Tubbs Flex VRT - Women's Review
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Tubbs Flex VRT - Women's
$279.95 at REI
$349.95 at Amazon
$319.95 at REI
|$149.96 at Backcountry|
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$121.01 at Amazon
|Pros||Comfortable bindings, easy to use, semi-flexible supportive decking, aggressive traction great for packed snow and ice||Stellar traction, heel lifts for steep terrain, easy to use, add-on flotation tail compatible||Great for varied terrain, comfortable bindings, super easy to use, good floatation, large crampon and traction rails, pivot limiter for a natural stride, well-rounded||Comfortable and simple binding system, carbon steel crampons, uniquely placed heel crampons, quiet||Affordable, stellar traction, wide fit bindings|
|Cons||Loud plastic decking, expensive||Expensive, front of binding difficult to navigate with thick gloves on, side and back stepping are laborious||Traction suffers a little while descending, expensive||Extra rotation causes shin impact, mediocre flotation on fresh snow||Loud on packed snow, duck waddle for those with a narrower gait, straps can flow around a little|
|Bottom Line||A composite decking snowshoe with easy-to-operate and comfortable bindings and excellent traction||This is a serious snowshoe for people that want superior traction and versatility while out in steep and variable backcountry terrain||A high-performing, all-terrain snowshoe with a comfortable and easy-to-adjust binding system and excellent traction||With its outstandingly comfortable binding system, decent floatation, and stellar traction, this snowshoe is perfect for casual use||This affordable shoe is equipped with stellar traction and versatile bindings, making it a wonderful pick for varied terrain levels and snow types|
|Rating Categories||Tubbs Flex VRT - Wo...||MSR Lightning Ascent||Atlas Range-MTN - W...||Tubbs Wilderness -...||MSR Evo Trail Snows...|
|Stride Ergonomics (15%)|
|Ease of Use (15%)|
|Specs||Tubbs Flex VRT - Wo...||MSR Lightning Ascent||Atlas Range-MTN - W...||Tubbs Wilderness -...||MSR Evo Trail Snows...|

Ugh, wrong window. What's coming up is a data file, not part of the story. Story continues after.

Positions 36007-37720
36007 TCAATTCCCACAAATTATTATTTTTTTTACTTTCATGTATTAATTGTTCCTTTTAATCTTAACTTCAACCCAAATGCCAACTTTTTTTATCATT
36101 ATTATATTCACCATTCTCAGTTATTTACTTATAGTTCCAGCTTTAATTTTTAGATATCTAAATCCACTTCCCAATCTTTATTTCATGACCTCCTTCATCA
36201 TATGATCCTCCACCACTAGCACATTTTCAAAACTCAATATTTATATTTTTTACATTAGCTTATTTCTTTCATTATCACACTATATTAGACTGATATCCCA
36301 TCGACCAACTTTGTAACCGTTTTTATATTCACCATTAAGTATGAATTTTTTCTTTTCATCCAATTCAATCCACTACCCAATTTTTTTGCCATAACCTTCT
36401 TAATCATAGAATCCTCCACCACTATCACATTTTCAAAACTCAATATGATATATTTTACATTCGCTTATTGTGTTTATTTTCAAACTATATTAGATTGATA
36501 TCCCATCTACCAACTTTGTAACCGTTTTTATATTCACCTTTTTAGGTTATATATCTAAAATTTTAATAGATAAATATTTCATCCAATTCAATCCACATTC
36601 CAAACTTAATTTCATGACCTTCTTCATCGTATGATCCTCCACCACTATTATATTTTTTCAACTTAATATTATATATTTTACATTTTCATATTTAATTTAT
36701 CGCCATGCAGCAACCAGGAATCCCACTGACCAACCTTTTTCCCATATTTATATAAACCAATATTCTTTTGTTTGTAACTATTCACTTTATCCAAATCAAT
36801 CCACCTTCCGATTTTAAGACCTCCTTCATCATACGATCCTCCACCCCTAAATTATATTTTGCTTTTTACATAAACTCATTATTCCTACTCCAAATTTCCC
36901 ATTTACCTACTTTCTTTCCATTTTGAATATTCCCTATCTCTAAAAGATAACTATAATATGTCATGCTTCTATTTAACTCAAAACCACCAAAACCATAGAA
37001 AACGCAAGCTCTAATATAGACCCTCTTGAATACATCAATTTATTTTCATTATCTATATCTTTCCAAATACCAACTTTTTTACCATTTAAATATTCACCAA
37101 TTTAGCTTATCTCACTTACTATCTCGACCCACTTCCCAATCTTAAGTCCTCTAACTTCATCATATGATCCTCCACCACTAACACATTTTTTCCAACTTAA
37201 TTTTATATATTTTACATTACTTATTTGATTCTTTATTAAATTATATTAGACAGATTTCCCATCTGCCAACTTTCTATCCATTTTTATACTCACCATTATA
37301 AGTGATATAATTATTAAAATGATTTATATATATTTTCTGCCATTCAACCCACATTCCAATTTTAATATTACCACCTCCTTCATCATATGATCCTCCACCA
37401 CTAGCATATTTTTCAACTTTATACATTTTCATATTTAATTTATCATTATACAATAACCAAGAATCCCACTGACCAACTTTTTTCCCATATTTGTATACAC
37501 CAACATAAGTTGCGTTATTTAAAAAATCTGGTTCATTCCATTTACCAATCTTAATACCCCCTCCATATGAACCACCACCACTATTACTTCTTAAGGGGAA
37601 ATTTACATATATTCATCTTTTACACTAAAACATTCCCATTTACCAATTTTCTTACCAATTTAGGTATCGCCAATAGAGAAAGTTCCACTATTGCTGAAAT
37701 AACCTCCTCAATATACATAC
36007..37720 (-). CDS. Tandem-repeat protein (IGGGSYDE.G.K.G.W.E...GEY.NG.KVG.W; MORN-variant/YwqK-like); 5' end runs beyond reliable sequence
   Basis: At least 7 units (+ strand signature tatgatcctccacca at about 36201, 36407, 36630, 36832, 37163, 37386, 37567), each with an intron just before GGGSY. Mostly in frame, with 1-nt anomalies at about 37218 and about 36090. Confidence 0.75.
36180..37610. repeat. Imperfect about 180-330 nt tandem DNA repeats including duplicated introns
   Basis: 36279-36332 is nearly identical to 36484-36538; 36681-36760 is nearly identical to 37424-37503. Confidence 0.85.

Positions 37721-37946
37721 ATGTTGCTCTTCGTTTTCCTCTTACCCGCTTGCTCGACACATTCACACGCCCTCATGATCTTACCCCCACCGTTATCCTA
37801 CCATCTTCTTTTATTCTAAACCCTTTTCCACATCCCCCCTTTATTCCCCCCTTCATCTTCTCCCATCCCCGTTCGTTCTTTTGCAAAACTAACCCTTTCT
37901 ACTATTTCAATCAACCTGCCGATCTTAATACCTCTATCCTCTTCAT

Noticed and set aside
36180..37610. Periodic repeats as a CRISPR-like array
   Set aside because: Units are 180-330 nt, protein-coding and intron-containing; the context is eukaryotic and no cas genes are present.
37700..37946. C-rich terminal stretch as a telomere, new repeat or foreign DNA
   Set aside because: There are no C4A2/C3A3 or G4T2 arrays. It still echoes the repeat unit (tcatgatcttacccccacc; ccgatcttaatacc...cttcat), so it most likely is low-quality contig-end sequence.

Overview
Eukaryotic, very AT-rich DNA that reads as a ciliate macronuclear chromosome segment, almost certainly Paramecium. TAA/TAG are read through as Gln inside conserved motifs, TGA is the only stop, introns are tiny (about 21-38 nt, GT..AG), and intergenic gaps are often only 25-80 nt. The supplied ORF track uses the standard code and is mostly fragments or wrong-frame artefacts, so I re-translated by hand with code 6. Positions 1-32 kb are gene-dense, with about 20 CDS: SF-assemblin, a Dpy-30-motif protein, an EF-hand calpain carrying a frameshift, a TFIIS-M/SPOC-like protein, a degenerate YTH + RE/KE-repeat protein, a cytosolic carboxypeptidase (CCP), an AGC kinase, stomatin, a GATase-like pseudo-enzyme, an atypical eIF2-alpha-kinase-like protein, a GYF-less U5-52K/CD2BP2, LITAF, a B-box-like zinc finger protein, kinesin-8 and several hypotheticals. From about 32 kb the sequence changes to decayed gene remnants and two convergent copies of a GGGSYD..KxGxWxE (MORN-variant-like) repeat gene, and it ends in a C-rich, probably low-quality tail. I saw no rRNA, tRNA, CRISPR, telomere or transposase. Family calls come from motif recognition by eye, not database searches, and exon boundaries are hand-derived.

|Uses||Moutain terrain||All terrain||Mountain terrain||Day hiking||Flat and variable rolling terrain|
|Optimum Weight Load (per size)||21": 80-160 lbs
25": 120-200 lbs
|22": up to 180 lbs
25": 120-210 lbs
|22": 75-150 lbs
26": 120-200+ lbs
|21": 80-150 lbs
25": 120-200 lbs
30": 170-250 lbs
|Weight (per pair)||4.3 lbs||3.8 lbs||4 lbs||4.1 lbs||4.0 lbs|
|Binding System||Dynamic Fit 2.0 Boa||Paragon Binding||Wrapp MTN, Boa Fit||Quick-Fit Binding||Paraglide|
|Crampon||Viper 2.0 Toe Crampon||DTX Crampon||X-Trac toe crampon||Cobra Toe Crampon
Tubbs Heel Crampon
|Steel traction rails|
|Frame Material||Composite||Aluminum||Aluminum||Aluminum||Martensitic steel|
|Deck Material||Composite||Nylon||Nytex nylon||Nylon||Polypropylene|
|Surface Area (for tested size)||179.6 in²||179.2 in²||266.4 in²||228.0 in²||174.5 in² without tails, 220 in² with|
|Dimensions||25" x 8.25"||7.25" x 25"||26" x 7.5"||9" x 30"||8" x 22"|
|Flotation Tails Available?||No||Yes, 5"||No||No||Yes, 6"|
|Load with Tails (per size)||N/A||22": up to 240 lbs
25": up to 270 lbs
|N/A||N/A||Up to 250 lbs|
|Men's and Women's Versions?||Yes||Yes||Yes||Yes||Unisex|
|Sizes Available||21", 25"||22", 25"||22", 26"||21", 25", 30"||22"|
|Size Tested||25"||25"||26"||25"||22" plus 6" add-on tails|
Our Analysis and Test Results
This 4.3-pound snowshoe is available in two lengths, 21 and 25 inches, accommodating people from 80 to over 200 pounds. The composite decking and frame offer a unique level of support on uneven ground, and the binding system is both comfortable and incredibly easy to operate. Read on to see how the Tubbs Flex VRT measured up in our testing.